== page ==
For her performances, she won two Emmy Awards, for Best Actress in a Single Performance in Macbeth (1954) and for Outstanding Single Performance by an Actress in a Leading Role again playing Lady MacBeth (1960), and a Tony Award for Best Actress for her performance in Medea (1947). She also nominations for a Grammy Award for the recording of Wuthering Heights and an Academy Award for Best Supporting Actress for her role in Alfred Hitchcock's Rebecca.

Anderson was created a Dame Commander of the Order of the British Empire (DBE) in 1960 and thereafter was often billed as "Dame Judith Anderson."[29] And, on June 10, 1991, in the 1991 Australian Queen's Birthday Honours, she was appointed a Companion of the Order of Australia (AC), "in recognition of service to the performing arts."[30]


  • Madame of the Jury (1930, Short)
  • Blood Money (1933) – Ruby Darling
  • Rebecca (1940) – Mrs. Danvers
  • Forty Little Mothers (1940) – Madame Madeleine Granville
  • Free and Easy (1941) – Lady Joan Culver
  • Lady Scarface (1941) – Slade
  • All Through the Night (1942) – Madame
  • Kings Row (1942) – Mrs. Harriet Gordon
  • Edge of Darkness (1943) – Gerd Bjarnesen
  • Stage Door Canteen (1943) – Judith Anderson
  • Laura (1944) – Ann Treadwell
  • And Then There Were None (1945) – Emily Brent
  • The Diary of a Chambermaid (1946) – Madame Lanlaire
  • The Strange Love of Martha Ivers (1946) – Mrs. Ivers
  • Specter of the Rose (1946) – Madame La Sylph
  • Pursued (1947) – Mrs. Callum
  • The Red House (1947) – Ellen Morgan
  • Tycoon (1947) – Miss Braithwaite
  • The Furies (1950) – Flo Burnett
  • Salome (1953) – Queen Herodias
  • Macbeth (1954, TV Movie) – Lady Macbeth
  • The Ten Commandments (1956) – Memnet
  • Cat on a Hot Tin Roof (1958) – Big Momma Pollitt
  • The Felizia Kingdom Story (1959 tv series - Wagon Train) - Felizia Kingdom
  • The Moon and Sixpence (1959, TV Movie) – Tiare
  • A Christmas Festival (1959, TV Movie) – Narrator of the final offering
  • Cradle Song (1960, TV Movie) – The Prioress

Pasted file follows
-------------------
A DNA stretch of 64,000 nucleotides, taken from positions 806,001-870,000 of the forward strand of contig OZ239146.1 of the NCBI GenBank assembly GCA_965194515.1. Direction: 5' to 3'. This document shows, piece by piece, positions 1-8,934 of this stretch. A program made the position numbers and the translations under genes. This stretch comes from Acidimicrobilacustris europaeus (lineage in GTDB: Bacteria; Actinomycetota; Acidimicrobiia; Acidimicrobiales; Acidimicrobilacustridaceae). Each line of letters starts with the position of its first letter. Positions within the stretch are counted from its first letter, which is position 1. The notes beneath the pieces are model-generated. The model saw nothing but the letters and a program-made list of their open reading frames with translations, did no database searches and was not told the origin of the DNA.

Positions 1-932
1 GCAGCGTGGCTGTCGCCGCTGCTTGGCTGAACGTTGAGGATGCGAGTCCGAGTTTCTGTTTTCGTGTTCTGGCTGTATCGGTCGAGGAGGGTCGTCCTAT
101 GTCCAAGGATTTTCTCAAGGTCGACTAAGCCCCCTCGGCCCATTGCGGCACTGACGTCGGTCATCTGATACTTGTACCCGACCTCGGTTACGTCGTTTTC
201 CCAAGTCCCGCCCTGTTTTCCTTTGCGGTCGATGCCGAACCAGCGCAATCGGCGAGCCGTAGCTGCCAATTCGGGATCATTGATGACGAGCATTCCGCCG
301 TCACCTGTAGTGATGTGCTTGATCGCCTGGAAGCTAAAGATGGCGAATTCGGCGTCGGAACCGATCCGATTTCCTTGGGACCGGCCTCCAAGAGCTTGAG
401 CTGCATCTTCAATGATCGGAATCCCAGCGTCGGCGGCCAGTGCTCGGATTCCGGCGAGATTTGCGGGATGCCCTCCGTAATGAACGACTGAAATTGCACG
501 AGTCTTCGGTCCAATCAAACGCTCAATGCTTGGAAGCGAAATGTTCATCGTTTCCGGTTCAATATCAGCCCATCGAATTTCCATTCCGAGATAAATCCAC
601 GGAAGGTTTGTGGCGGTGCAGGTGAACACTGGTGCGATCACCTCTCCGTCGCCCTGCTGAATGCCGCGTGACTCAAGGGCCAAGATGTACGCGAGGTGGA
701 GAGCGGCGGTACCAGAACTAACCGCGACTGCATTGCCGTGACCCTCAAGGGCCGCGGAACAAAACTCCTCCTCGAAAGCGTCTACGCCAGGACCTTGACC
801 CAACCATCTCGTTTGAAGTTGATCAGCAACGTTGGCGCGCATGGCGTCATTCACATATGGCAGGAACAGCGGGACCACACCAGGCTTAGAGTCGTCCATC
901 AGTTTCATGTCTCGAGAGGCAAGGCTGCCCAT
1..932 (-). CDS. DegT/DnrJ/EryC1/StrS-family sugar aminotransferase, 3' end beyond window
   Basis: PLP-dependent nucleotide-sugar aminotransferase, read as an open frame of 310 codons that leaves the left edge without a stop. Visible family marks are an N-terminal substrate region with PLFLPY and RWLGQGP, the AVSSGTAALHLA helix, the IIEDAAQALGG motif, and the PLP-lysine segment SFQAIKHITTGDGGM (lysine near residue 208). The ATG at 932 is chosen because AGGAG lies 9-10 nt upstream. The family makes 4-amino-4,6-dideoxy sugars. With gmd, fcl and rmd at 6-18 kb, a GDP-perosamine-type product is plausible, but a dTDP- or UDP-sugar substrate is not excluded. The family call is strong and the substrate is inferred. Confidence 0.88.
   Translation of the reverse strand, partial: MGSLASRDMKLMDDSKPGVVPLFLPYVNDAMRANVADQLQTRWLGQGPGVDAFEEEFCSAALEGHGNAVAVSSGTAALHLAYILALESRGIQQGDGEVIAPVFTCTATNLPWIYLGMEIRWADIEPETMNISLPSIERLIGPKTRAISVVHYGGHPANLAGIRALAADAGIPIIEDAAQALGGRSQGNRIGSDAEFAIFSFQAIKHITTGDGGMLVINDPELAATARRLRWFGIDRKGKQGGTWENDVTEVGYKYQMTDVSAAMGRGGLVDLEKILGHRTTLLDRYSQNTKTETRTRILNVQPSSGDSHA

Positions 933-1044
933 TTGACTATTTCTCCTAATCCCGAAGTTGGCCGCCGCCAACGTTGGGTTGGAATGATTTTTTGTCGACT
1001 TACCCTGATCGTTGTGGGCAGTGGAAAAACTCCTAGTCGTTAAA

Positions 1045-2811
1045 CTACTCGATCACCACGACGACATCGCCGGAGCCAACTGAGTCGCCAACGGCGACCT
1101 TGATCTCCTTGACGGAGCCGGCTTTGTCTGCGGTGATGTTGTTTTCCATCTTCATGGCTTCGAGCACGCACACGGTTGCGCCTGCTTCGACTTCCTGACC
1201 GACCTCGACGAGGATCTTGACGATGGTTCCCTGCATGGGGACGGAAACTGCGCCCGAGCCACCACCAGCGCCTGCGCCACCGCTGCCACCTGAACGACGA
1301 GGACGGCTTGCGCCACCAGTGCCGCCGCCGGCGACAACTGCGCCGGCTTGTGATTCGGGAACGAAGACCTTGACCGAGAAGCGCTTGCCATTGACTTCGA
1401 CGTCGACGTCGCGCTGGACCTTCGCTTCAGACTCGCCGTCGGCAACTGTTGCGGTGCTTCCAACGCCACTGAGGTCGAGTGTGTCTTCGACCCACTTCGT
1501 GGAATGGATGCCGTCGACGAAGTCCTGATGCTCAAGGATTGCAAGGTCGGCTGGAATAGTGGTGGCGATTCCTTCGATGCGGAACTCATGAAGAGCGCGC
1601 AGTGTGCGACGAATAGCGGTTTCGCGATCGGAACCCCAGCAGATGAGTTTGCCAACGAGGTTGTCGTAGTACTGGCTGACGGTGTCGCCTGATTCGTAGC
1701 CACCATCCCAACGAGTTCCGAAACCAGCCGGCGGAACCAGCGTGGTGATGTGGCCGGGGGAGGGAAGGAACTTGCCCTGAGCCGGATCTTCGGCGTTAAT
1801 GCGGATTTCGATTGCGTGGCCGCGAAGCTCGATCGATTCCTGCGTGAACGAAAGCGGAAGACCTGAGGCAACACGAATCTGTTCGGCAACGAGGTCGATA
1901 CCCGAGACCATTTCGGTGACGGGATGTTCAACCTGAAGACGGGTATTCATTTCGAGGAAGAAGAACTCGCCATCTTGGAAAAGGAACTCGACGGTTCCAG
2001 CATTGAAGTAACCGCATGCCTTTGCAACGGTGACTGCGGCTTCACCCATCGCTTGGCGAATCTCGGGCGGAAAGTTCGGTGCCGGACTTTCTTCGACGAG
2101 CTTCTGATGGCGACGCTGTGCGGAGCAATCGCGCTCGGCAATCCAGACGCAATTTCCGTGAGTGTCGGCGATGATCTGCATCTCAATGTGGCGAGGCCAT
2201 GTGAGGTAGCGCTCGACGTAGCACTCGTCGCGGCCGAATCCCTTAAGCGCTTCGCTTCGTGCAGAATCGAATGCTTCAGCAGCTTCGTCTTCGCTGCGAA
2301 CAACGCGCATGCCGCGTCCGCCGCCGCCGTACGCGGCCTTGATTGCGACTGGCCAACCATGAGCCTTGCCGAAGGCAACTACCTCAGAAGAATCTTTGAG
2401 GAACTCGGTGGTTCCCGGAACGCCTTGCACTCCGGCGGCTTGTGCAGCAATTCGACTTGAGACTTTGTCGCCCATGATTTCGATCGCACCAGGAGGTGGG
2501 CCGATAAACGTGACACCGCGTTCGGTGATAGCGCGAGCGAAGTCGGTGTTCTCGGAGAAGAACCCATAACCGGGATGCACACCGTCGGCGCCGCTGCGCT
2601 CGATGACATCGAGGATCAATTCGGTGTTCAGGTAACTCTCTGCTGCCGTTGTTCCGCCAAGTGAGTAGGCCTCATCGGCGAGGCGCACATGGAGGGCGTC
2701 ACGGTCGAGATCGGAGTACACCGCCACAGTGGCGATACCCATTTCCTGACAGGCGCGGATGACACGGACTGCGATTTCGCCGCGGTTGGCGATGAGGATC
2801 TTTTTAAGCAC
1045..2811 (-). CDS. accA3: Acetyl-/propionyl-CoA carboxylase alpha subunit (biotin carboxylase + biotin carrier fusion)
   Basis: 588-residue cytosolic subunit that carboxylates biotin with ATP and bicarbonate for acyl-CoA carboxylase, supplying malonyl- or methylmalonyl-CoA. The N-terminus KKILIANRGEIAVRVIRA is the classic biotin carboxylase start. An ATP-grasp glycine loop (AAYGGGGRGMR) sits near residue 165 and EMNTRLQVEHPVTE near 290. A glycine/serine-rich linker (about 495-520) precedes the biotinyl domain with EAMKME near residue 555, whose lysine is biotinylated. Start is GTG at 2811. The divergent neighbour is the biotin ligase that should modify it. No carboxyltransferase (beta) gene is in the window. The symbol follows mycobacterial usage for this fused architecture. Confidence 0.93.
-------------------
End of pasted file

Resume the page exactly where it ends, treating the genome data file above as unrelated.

• Macbeth (1960, TV Movie) – Lady Macbeth
  • Cinderfella (1960) – Wicked Stepmother
  • Don't Bother to Knock (1961) – Maggie Shoemaker
  • The Ghost of Sierra de Cobre (1964, TV Movie) – Paulina
  • Elizabeth the Queen (1968, TV Movie) – Queen Elizabeth I
  • The File on Devlin (1969, TV Movie) – Elizabeth Devlin
  • A Man Called Horse (1970) – Buffalo Cow Head
  • The Borrowers (1973, TV Movie) – Aunt Sophy
  • The Underground Man (1974, TV Movie) – Mrs. Snow
  • The Chinese Prime Minister (1974, TV Movie) – She
  • Inn of the Damned (1975) – Caroline Straulle
  • Medea (1983, TV Movie) – Nurse
  • Star Trek III: The Search for Spock (1984) – T'Lar
  • The Booth (1985, TV Movie)
  • Impure Thoughts (1985) – The Sister of Purgatory


  1. Birth Registrations Genealogy SA. Retrieved July 6, 2022.
  2. 2.0 2.1 2.2 Judith Anderson Your Dictionary. Retrieved July 6, 2022.
  3. Judith Anderson The Sun (Sydney), January 2, 1927. Retrieved July 6, 2022.
  4. 4.0 4.1 The Story of Judith Anderson The New York Times, February 15, 1925. Retrieved July 6, 2022.
  5. Anne Heywood, Anderson, Frances Margaret (Judith) (1897 - 1992) The Australian Women's Register, May 2, 2019. Retrieved July 6, 2022.
  6. Desley Deacon, Judith Anderson: Australian Star, First Lady of the American Stage (Kerr Publishing, 2019, ISBN 978-1875703067).